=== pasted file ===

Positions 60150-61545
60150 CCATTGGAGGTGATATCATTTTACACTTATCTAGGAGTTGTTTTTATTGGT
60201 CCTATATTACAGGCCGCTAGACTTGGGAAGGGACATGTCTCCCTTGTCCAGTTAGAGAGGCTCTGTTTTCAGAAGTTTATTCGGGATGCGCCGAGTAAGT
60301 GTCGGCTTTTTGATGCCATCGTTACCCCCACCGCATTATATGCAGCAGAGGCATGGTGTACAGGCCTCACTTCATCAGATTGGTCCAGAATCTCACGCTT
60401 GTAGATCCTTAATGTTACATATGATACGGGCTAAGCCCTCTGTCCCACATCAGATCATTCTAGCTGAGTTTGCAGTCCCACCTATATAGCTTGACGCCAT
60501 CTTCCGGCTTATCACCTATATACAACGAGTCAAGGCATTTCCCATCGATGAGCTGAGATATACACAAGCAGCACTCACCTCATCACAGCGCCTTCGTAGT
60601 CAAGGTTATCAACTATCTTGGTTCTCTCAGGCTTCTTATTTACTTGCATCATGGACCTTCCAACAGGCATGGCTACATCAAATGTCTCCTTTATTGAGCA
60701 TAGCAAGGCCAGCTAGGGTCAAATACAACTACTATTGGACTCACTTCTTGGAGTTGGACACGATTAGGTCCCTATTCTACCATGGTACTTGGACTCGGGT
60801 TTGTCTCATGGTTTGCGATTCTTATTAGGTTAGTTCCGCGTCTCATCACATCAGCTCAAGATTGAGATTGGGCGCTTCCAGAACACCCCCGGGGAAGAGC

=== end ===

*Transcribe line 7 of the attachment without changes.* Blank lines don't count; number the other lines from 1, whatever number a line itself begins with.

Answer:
60601 CAAGGTTATCAACTATCTTGGTTCTCTCAGGCTTCTTATTTACTTGCATCATGGACCTTCCAACAGGCATGGCTACATCAAATGTCTCCTTTATTGAGCA